World Bank Group Vice President and Special Envoy for Climate Change Rachel Kyte visits the Mekong Delta in Vietnam which is suffering salt water intrusion and coastal erosion. She talks with local residents and urges decision makers and development partners to take actions to solve the problem.
Hanoi, August 25, 2014 – The World Bank today congratulated Vietnam on the high-level attention to building resilience of vulnerable areas like the Mekong Delta – which are especially impacted by climate change and disaster risks, as well as Vietnam’s green growth strategy and action plan, and urged the country to forge ahead on a low carbon and resilient growth path.
The statements were made during meetings between the World Bank Group Vice President & Special Envoy in charge of Climate Change, Rachel Kyte, and Vietnam State President Truong Tan Sang, and Prime Minister Nguyen Tan Dung.
"Climate change is a fact. It is intensifying threats to development and growth and there is no benefit in delaying action. Vietnam's leadership in climate action, green growth and building resilience is widely recognized," said Rachel Kyte. "Moreover, Vietnam recognizes the need to coordinate climate action at the highest level and we look forward to continuing to work together to tackle the climate challenge.”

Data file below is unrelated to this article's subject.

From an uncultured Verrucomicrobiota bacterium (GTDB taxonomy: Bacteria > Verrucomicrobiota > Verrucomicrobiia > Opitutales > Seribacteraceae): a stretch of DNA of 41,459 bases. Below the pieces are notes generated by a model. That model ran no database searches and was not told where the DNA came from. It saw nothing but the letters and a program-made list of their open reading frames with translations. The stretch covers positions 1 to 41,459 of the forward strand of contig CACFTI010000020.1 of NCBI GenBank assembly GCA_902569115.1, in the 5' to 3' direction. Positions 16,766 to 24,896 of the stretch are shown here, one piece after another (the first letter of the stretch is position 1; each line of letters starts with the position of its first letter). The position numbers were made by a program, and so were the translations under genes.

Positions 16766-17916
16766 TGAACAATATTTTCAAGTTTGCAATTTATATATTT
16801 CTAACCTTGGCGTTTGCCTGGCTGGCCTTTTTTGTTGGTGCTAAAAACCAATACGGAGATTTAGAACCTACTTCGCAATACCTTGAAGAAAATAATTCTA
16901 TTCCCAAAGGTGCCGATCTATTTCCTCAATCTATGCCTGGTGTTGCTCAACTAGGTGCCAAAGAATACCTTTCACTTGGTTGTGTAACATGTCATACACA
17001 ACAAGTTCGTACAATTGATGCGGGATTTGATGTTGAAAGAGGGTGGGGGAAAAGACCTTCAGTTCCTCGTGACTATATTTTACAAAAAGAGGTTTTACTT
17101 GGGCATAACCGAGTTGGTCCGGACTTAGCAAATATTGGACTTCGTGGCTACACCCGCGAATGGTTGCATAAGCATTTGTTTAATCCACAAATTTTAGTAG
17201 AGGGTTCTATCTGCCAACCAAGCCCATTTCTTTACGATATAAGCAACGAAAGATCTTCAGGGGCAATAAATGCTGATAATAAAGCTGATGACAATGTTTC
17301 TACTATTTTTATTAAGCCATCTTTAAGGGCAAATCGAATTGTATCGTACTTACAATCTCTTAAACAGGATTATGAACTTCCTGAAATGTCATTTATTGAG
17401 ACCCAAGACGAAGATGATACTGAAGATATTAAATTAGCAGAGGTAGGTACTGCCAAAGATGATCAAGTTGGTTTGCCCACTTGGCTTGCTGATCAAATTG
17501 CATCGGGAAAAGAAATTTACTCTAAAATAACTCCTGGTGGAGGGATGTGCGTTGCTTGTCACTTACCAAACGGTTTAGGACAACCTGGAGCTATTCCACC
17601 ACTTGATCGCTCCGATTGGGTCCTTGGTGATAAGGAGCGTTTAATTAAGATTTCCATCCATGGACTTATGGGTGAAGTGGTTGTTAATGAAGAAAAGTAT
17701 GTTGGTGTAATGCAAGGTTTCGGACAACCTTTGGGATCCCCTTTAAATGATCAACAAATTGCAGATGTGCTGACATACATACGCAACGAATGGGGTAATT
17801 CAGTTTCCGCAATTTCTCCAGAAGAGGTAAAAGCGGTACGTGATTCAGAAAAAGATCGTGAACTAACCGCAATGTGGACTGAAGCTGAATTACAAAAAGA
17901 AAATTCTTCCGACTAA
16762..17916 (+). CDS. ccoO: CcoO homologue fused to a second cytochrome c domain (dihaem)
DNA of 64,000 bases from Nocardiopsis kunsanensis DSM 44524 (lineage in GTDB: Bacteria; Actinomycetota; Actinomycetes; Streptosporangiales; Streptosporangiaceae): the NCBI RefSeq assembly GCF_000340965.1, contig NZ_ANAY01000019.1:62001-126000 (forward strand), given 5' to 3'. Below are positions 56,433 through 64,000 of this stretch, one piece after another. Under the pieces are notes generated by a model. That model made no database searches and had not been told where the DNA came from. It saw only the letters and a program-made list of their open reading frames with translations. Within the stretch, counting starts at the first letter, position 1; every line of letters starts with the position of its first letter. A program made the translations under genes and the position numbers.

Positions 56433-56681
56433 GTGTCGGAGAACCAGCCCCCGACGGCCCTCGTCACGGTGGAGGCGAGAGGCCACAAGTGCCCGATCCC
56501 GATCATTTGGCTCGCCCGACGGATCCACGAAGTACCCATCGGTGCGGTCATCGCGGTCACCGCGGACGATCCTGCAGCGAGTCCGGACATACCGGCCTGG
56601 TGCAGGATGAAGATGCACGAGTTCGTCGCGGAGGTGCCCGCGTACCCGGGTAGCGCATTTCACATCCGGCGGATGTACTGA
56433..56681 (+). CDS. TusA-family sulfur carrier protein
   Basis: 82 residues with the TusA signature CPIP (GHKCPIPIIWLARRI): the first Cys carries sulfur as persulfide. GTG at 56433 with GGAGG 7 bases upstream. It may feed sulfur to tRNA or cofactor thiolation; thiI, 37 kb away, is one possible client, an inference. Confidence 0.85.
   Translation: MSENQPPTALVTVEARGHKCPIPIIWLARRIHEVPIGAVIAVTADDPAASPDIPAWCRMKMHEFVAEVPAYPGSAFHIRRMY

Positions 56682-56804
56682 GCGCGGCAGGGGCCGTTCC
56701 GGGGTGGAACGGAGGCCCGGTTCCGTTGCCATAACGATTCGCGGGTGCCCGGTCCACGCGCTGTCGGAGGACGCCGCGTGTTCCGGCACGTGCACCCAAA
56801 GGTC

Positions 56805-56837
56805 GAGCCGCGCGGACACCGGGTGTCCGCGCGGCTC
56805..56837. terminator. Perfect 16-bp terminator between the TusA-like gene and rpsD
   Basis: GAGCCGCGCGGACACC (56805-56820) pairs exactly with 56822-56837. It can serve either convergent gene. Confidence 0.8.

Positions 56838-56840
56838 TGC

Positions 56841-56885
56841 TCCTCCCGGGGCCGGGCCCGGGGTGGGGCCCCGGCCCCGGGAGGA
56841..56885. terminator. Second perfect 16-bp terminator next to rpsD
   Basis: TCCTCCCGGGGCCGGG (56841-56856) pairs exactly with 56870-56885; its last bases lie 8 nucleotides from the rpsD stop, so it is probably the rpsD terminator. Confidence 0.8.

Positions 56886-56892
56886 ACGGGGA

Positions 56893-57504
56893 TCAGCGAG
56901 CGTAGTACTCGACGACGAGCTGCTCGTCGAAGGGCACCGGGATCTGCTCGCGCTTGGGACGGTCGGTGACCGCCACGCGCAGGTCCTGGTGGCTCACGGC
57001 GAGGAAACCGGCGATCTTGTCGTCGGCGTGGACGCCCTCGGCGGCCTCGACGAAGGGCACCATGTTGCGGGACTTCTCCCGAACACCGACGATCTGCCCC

During these meetings, the participants discussed several areas of mutual interest, including building resilience in vulnerable areas and sectors. They also discussed bilateral relationship on Climate Change and Green Growth, in which the World Bank official reaffirmed the Bank’s willingness to continue its support to Vietnam, by bringing in both global knowledge and financing.
The meetings were part of her visit to Vietnam on August 24-25, 2014 at the invitation of Vietnam’s Minister of Natural Resources and Environment. During this visit, Ms. Kyte attended a High-level Meeting on Climate Change with Deputy Prime Minister Hoang Trung Hai and other high ranking officials. She also participated in a Mekong Delta Roundtable on collaboration amongst development partners, and a dialog with private sector companies on investments opportunities relating to climate change
In a field trip to Ben Tre Province, she learnt first- hand about the impacts that salinity intrusion and coastal erosion are already having on local economic development, people’s livelihoods, and gained an understanding of the adaptation strategies and coping mechanisms of local communities.